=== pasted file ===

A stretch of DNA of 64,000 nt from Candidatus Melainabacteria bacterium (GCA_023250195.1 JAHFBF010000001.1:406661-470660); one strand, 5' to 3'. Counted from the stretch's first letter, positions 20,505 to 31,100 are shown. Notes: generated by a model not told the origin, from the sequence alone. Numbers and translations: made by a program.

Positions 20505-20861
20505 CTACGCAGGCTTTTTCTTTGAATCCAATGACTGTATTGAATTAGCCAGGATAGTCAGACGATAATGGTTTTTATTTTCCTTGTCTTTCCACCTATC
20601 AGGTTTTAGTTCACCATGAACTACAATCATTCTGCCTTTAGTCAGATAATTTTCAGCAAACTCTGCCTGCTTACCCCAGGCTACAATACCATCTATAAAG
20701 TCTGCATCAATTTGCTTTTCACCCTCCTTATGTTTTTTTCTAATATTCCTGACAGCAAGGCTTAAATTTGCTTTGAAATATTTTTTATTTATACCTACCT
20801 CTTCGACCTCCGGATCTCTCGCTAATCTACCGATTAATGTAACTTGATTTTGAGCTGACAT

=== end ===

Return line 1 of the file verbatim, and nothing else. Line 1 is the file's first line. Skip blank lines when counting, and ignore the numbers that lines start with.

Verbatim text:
A stretch of DNA of 64,000 nt from Candidatus Melainabacteria bacterium (GCA_023250195.1 JAHFBF010000001.1:406661-470660); one strand, 5' to 3'. Counted from the stretch's first letter, positions 20,505 to 31,100 are shown. Notes: generated by a model not told the origin, from the sequence alone. Numbers and translations: made by a program.